How do you say "discriminate" in Korean? - Macleans.ca

How do you say “discriminate” in Korean?

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No, the Chinese basketball team didn’t win a medal at the Olympic Games, but Yao Ming still has one thing to be thankful for: at least he’s not a female golfer.

Chien-Ming Wang should be grateful, too. Same goes for Alexander Ovechkin, Dice-K Matsuzaka and every other foreign athlete whose God-given talent—and not their mother tongue—earned them a spot in the big leagues of North America. Because if Yao and the boys were teeing it up on the ladies’ tour, they’d have a lot more to study than the greens.

According to a jaw-dropping report on Golfweek’s website, the LPGA is ordering its international players to brush up on their English skills—or else. Beginning next year, every woman who has been on tour for two seasons will face an automatic suspension unless they pass a mandatory language exam. Rookies will be tested before they even hit the driving range. “Athletes now have more responsibilities and we want to help their professional development,” says deputy commissioner Libba Galloway. “There are more fans, more media and more sponsors.”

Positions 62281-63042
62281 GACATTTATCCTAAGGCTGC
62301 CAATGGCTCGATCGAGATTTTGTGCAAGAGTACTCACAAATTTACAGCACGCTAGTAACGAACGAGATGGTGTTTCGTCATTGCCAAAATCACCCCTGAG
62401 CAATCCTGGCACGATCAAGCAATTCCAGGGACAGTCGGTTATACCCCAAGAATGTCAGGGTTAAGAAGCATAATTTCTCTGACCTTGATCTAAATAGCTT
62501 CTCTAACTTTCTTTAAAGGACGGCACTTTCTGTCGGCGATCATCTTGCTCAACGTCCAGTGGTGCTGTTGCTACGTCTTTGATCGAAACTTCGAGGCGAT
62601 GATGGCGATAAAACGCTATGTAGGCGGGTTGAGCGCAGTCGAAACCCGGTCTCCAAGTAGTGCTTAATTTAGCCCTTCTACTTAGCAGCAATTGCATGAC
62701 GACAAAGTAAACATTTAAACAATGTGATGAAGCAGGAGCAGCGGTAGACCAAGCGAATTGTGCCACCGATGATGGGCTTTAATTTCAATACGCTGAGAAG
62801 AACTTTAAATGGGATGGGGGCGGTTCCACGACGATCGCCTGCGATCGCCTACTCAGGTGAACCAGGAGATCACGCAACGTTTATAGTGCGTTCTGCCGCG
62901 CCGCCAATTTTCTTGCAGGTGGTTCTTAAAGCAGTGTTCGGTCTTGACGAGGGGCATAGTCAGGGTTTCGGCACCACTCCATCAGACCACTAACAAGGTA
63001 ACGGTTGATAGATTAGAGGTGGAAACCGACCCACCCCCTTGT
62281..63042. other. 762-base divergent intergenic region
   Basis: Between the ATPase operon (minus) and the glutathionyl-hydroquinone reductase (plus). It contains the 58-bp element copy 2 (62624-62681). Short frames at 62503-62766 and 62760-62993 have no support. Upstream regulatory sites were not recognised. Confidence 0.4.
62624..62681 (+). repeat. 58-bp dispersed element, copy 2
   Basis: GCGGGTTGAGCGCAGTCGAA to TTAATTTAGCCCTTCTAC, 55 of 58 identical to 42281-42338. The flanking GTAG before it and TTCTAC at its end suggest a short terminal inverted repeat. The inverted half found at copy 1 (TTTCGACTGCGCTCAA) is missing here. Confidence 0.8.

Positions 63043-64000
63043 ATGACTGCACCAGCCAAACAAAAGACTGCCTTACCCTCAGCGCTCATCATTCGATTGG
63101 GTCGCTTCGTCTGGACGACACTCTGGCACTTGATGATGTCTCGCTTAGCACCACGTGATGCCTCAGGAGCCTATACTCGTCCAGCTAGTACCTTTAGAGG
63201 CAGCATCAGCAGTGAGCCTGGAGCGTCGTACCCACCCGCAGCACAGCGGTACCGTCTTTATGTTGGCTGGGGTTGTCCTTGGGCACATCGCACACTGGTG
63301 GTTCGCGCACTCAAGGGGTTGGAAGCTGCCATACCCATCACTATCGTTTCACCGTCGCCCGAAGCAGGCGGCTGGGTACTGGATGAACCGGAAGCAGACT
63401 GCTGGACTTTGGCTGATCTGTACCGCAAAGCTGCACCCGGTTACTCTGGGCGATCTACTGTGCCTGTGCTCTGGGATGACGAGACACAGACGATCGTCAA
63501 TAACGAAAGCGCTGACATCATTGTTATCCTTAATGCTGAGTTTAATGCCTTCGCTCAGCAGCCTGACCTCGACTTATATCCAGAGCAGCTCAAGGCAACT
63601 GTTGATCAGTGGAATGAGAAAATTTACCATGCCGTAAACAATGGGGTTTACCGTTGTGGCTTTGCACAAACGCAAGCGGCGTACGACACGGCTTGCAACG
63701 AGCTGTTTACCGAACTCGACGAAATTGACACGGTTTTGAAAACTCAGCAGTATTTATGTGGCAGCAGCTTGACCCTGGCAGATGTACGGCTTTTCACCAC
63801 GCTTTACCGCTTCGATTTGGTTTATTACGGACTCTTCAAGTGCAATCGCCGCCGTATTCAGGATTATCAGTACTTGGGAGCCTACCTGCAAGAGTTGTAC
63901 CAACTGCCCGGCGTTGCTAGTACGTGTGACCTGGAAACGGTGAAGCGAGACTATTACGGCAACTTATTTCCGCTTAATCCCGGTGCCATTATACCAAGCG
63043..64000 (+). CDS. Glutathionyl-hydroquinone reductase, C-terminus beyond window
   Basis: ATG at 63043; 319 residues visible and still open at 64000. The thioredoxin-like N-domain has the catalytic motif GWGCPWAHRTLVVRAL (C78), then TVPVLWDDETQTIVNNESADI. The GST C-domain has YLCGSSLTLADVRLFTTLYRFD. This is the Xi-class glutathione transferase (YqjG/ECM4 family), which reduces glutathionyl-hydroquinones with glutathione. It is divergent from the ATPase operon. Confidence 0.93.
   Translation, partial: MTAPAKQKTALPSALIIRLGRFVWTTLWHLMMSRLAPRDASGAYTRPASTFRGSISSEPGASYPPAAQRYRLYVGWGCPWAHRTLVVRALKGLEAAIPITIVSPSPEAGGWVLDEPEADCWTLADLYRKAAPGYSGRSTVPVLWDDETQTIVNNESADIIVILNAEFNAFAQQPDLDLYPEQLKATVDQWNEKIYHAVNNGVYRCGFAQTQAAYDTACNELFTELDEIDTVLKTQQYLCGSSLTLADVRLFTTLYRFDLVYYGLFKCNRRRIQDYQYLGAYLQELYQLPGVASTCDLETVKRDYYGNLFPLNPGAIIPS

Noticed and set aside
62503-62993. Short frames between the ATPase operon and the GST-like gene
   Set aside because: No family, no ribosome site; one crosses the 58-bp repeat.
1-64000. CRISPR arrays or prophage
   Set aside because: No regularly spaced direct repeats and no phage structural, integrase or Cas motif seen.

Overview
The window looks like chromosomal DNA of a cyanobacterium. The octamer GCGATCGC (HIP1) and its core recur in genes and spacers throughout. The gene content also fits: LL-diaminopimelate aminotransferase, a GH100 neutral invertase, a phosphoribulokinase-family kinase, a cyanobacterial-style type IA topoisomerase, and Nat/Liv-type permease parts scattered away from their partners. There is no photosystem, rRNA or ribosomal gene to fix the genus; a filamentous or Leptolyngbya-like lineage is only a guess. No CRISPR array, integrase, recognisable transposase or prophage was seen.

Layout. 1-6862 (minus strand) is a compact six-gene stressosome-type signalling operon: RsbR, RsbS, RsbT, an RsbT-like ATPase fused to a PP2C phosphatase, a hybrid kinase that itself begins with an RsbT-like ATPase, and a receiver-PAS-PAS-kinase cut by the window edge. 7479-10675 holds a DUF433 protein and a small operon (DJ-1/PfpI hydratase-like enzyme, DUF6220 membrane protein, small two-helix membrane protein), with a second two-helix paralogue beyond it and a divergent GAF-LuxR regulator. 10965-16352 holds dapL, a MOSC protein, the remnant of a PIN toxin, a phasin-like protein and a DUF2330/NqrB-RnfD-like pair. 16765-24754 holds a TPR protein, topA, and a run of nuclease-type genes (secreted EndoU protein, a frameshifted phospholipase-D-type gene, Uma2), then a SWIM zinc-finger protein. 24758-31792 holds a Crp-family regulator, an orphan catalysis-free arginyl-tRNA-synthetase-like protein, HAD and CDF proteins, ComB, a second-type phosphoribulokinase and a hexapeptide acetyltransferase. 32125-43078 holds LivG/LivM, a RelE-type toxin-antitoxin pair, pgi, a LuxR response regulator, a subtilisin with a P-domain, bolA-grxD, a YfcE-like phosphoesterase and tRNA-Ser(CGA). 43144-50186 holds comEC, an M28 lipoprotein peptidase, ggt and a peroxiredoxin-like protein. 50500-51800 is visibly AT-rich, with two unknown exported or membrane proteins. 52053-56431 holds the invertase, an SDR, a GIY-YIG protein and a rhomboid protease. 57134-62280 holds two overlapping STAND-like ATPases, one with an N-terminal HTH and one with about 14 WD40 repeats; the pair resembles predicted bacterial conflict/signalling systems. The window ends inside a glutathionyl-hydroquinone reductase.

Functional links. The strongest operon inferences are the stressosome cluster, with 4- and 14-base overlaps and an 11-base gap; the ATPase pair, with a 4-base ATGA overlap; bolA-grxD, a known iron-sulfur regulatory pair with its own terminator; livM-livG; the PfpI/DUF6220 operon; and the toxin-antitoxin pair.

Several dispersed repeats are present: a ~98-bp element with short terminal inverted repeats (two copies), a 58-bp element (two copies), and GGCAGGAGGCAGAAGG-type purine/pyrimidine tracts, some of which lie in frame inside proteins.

Libba and her cohorts are still working on the content of the test, but Maclean’s has obtained a draft version.

Question #1: Can you pronounce discrimination?

Question #2: Do you know anyone else named Libba?

Don’t stop there, LPGA. Why not introduce a weekly weigh-in, just to make sure the gals don’t lose their sponsor-approved figures? How about a topless back nine? Or an all-white Major Championship?

At last count, the tour has 121 international players from 26 countries, including 45 South Koreans, the fastest-growing contingent on the circuit. Se Ri Pak, probably the best of the bunch, said she understands the rationale behind the “more English” policy, but says players who fail should be fined, not suspended.

Here’s another suggestion, Ms. Pak. When it’s your turn to take the exam, answer each question in a language everyone understands.